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EX3D launches first 3D glasses vending machines


August 15, 2011

Passive 3D eyewear specialist EX3D has installed the first in-theater, self-service vendin...

Passive 3D eyewear specialist EX3D has installed the first in-theater, self-service vending machines which stock a range of 3D glasses featuring circular lens technology

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The first modern vending machines are said to have appeared in London and New York in the 1880s and respectively offered post cards or chewing gum in exchange for a coin. Since then, folks on the move have used such machines to grab a quick snack, brush up on golf technique, make an emergency bike repair or get hold of a mini gold bar. Now cinema-goers in California queuing to see the latest 3D blockbuster will be able to shun those boring flat passive 3D glasses handed out before you take your seat, and opt for some fashionable EX3D eyewear from the vending machine in the corner.

The first EX3D in-theater, self-service vending machines opened for business on August 12 at the Century Cinemark Theater Huntington Beach and the Mission Valley UltraStar in San Diego's Hazard Center the day after. Movie-goers are offered RealD-certified passive 3D eyewear featuring Marchon3D's patented, circular lens technology that's said to spin the light as it passes through the lens, allowing users to tilt their heads or look around without affecting the 3D perception.

Each machine sports an easy-to-use touchscreen interface and stocks a number of different styled EX3D glasses in various colors - from fashion to sport to casual, and kids, too. The chosen scratch-resistant EX3D eyewear is dropped in the collecting bay on the swipe of a credit card, and prices run from US$22 right up to US$70 for the limited selection varieties. After the movie, buyers can go on to use their new glasses with most passive 3D televisions, gaming systems and laptops - or can just stow them away for the next visit to the theater.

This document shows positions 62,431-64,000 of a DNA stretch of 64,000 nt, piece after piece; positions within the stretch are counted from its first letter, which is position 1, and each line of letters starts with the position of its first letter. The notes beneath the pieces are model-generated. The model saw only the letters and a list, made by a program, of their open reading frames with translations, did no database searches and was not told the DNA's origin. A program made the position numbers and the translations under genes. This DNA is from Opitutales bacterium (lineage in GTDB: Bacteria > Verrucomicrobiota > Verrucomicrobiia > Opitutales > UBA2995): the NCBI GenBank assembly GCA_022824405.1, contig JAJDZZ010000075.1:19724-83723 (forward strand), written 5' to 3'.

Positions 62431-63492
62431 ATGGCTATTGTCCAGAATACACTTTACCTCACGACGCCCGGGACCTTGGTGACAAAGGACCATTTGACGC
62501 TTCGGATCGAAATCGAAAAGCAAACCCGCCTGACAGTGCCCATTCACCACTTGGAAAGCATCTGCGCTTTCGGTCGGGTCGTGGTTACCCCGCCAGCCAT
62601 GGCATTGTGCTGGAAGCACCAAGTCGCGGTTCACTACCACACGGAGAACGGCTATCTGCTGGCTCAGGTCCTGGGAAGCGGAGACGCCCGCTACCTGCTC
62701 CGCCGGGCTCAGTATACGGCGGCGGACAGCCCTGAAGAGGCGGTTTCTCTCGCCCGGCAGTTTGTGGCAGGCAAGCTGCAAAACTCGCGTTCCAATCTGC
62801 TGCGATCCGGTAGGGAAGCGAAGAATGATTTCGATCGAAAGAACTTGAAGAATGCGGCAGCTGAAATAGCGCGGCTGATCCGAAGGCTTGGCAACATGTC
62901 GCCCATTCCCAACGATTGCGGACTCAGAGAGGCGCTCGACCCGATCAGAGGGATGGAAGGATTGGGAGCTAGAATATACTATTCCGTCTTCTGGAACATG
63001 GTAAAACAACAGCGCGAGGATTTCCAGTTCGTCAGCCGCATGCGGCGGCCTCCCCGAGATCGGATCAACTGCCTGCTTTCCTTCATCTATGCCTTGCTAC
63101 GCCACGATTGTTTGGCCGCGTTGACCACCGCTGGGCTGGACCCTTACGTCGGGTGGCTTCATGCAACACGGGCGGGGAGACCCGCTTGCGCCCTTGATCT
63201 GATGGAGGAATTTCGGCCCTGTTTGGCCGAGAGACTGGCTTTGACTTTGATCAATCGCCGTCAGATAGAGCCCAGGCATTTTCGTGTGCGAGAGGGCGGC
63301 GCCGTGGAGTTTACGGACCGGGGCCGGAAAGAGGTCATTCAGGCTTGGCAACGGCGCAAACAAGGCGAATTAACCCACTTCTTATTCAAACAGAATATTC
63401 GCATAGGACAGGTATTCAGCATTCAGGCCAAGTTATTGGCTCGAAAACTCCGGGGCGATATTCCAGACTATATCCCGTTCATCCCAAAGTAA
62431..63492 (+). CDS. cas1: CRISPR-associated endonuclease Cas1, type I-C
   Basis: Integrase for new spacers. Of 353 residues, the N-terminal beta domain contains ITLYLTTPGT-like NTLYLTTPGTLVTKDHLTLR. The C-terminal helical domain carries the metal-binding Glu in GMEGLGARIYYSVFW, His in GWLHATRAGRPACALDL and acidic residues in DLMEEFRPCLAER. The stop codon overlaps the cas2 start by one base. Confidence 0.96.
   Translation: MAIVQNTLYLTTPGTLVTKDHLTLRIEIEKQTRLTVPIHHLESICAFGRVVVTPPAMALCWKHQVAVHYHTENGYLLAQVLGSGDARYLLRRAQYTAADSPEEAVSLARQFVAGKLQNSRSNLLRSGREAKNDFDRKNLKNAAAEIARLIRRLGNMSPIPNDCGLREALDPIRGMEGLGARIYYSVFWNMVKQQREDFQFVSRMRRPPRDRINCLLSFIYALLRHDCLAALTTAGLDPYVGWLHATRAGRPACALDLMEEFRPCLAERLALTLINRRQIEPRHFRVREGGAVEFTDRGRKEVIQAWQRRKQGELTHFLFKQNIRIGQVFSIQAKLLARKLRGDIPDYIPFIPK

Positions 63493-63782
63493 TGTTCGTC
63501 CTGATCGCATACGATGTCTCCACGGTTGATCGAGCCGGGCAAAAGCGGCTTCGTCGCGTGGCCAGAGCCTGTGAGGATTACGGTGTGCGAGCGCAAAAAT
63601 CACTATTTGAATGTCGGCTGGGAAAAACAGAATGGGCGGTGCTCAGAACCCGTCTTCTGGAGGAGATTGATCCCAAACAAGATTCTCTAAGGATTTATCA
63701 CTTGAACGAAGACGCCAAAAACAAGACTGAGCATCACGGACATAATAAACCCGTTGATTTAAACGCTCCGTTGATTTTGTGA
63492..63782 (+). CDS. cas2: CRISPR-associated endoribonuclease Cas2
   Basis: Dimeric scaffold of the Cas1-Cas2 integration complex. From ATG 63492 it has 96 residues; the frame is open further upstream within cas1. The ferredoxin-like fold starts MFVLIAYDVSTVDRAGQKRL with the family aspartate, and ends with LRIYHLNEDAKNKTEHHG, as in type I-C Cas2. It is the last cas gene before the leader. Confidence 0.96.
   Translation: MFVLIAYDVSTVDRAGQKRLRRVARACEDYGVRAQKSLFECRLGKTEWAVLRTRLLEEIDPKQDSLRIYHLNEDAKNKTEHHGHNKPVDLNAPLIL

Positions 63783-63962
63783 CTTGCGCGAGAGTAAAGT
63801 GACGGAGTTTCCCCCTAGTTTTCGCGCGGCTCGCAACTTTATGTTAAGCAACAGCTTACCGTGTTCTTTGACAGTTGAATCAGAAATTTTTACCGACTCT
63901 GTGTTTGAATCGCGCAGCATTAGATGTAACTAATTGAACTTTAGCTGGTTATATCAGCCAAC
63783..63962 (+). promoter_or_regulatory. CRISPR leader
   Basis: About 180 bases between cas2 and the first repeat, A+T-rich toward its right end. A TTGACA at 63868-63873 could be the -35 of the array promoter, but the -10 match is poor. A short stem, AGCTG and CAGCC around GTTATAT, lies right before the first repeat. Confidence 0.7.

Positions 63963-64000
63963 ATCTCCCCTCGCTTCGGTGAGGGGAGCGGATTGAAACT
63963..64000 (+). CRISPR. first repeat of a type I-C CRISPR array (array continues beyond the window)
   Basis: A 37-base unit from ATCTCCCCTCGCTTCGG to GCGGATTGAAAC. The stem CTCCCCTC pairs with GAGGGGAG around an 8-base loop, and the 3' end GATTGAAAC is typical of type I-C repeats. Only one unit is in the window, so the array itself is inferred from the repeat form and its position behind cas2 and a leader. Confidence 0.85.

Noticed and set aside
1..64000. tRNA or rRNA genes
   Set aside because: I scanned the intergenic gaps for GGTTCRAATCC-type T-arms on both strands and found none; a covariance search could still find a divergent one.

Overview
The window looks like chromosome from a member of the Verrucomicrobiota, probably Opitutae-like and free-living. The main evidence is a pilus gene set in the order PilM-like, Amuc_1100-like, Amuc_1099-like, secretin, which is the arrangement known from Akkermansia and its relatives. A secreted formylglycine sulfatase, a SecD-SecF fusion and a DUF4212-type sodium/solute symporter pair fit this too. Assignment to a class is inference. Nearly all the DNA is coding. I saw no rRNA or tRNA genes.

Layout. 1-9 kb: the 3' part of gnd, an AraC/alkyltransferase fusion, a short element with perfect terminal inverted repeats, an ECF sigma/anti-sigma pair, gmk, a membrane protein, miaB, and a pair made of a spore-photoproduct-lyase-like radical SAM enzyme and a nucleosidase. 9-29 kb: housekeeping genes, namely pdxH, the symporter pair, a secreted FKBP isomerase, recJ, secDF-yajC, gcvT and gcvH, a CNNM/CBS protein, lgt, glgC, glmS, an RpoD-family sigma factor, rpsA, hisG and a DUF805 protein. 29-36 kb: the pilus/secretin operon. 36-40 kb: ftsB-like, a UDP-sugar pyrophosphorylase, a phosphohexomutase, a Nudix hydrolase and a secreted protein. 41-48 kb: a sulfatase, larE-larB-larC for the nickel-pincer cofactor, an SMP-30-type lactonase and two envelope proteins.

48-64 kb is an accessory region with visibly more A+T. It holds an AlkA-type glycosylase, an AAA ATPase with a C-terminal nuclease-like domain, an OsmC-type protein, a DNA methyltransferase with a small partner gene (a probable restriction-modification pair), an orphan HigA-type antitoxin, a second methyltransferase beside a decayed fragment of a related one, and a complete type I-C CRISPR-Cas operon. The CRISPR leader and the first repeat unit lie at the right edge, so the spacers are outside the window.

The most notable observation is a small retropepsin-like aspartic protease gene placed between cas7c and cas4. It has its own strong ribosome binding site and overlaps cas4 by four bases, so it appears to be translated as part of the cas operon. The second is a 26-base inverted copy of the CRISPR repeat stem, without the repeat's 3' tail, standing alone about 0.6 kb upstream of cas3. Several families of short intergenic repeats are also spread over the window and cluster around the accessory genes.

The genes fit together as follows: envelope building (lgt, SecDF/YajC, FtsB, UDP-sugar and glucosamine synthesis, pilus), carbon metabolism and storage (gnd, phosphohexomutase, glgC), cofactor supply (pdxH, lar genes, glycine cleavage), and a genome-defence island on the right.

About the Author
Paul Ridden While Paul is loath to reveal his age, he will admit to cutting his IT teeth on a TRS-80 (although he won't say which version). An obsessive fascination with computer technology blossomed from hobby into career before the desire for sunnier climes saw him wave a fond farewell to his native Blighty in favor of Bordeaux, France. He's now a dedicated newshound pursuing the latest bleeding edge tech for Gizmag.   All articles by Paul Ridden
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